Featured artists get into the spirit of the thing, with photographer Donna Ferrato using "grommet rings from the button shop to hang her photos on the gallery walls," for example. Amy’s success is that much more remarkable considering that "it’s almost not possible to open a gallery" in New York these days, notes artist Alfredo Martinez. Amy is now considering starting "her own museum in the neighborhood, turning an underused" building "as an art space where local schools can take students to learn about contemporary art."
November 13, 2014
A Chinese company is producing the "Model T" of drones, report Jack Nicas and Colum Murphy in The Wall Street Journal (11/11/14). "Back in the day, you could talk about cars, but pretty much every car on the road was one of the Model Ts," says Matt Waite of University of Nebraska, drawing the parallel. The ‘Model T’ of camera-equipped drones, popularly known as the Phantom, is made by Shenzhen-based SZ DJI Technology, which is "selling thousands of its 2.8-pound, square-foot devices for about $1,000 each."
This not only makes DJI "the world’s biggest drone maker by revenue," but also "the first Chinese brand to pioneer a major new global consumer product category." The Phantoms are attracting all kinds of interest, having "garnered fans for their aerial footage of extreme sports, fireworks and Niagara Falls, and famous users," including Steve Wozniak, Jamie Foxx and Martha Stewart. They are being used "in filmmaking, farming and construction — all in defiance of the FAA’s effective moratorium on commercial drones."
Founded in a university dorm room in 2006 by Frank Wang, DJI had "90 employees and $4.2 million in revenue in 2011." It now has 2,800 employees, three factories, and this year expects to post sales three to five times greater than in 2013, when it posted $130 million in revenue. This has led to growing pains, including lawsuits and customer-service issues. "Their innovation rose them to the top very quickly,’ says Stephen Burtt, CEO of Aerial Technology, a drone retailer. "But then it was: ‘Oh wait, how do we clean up the trail we just blazed?’"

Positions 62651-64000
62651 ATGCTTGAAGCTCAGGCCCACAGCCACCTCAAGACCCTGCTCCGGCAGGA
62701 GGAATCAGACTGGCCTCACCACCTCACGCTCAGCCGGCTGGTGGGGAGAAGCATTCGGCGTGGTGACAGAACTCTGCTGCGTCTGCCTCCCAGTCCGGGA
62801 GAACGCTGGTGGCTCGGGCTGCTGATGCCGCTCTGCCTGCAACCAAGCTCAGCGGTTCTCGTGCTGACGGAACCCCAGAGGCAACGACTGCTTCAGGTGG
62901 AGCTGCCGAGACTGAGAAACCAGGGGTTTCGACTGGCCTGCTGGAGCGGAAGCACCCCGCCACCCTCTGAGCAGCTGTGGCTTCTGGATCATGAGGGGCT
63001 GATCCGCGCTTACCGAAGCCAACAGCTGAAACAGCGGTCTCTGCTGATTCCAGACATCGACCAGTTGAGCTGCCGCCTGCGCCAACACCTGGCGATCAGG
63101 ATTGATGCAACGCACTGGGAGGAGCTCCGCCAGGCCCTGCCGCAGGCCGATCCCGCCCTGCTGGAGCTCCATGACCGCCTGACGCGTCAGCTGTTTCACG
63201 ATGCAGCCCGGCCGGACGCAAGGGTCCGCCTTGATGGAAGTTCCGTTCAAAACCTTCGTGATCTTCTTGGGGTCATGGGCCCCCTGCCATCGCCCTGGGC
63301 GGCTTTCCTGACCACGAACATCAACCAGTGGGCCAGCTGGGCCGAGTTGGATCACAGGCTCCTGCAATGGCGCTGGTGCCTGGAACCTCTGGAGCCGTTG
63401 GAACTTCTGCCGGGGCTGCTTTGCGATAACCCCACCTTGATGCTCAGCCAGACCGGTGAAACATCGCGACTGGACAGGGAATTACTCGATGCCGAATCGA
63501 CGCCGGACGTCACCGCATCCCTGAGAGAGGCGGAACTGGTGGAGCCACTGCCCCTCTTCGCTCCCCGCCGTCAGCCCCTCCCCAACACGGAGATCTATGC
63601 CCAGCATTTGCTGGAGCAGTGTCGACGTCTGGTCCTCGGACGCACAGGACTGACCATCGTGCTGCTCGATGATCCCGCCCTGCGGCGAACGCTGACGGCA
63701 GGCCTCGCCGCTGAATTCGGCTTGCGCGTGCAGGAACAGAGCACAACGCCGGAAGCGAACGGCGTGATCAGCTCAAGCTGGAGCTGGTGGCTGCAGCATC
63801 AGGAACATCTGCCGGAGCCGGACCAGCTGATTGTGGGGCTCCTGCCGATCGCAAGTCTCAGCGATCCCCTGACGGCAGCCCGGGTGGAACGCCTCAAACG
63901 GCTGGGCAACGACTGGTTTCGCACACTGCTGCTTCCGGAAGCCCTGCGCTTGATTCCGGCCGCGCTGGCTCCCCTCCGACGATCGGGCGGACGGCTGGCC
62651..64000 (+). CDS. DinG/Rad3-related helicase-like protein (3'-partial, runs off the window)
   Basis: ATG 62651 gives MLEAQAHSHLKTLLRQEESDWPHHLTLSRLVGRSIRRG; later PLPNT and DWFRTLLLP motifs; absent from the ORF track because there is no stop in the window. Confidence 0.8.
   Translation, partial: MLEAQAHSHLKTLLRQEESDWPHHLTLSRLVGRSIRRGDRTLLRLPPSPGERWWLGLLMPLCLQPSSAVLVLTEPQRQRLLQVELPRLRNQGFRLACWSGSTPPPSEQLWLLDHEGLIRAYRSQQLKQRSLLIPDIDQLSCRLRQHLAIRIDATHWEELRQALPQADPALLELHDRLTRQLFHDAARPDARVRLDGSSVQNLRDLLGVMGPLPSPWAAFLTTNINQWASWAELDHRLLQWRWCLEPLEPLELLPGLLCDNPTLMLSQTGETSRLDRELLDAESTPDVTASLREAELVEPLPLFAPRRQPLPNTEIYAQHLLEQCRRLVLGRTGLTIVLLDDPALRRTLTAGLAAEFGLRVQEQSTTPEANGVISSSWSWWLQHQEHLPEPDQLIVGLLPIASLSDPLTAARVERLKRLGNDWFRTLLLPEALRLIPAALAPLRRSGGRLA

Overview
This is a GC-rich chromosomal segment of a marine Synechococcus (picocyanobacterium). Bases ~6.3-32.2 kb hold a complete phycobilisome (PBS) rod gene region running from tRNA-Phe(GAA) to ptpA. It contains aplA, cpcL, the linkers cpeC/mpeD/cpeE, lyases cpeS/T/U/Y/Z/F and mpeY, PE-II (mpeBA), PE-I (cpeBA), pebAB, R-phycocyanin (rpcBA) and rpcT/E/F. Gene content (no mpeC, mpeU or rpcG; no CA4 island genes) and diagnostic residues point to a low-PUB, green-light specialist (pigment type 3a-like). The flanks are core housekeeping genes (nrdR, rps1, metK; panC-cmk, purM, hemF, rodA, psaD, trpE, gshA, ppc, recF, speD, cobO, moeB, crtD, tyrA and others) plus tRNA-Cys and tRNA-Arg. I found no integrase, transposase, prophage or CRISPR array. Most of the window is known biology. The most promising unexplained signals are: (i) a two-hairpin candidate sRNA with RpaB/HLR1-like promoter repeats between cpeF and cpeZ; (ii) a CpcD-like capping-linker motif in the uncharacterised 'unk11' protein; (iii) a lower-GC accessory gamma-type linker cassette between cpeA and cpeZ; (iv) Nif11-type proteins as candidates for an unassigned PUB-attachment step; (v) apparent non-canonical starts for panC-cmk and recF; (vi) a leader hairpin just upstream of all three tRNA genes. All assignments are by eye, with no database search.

November 10, 2014
A boyhood fascination with blimps and dirigibles is propelling a newfangled airship, reports Billy Witz in The New York Times (11/11/14). Igor Pasternak, 50, grew up in Lviv, Ukraine and "believes he is on the verge of developing an aircraft that will change the way large cargo can be shipped." He calls his innovation the Aeroscraft, and envisions a "770-foot long, silver-skinned airship, which is kept aloft by helium-filled tanks, delivering fresh fruit to Alaska, dropping triage units at disaster sites or depositing heavy machinery into remote locations."
The Aeroscraft "will take off and land like a helicopter," controlling descent via a system that replaces (non-flammable) helium with oxygen, which is heavier. The craft would have twice the capacity of a C-5 cargo plane, and a range of about 5,870 miles. Igor believes the Aeroscraft will be ready in about four years’ time and predicts it will "transform the distribution of goods the way the Internet has transformed communication." Chris Caplice of MIT isn’t so sure. "It has uses, but they are narrow," he says.
Chris suspects the Aeroscraft may go through the Gartner hype curve, "in which a period of inflated expectation is followed by the trough of disillusionment, which eventually gives way to a middle ground as a product finds its niche." The comparison is to RFID, which has "not quite revolutionized how people keep track of things." Igor is pressing on, however. Much of the development cost has "been covered by government military contracts," but Igor says he plans to derive future financing from sales.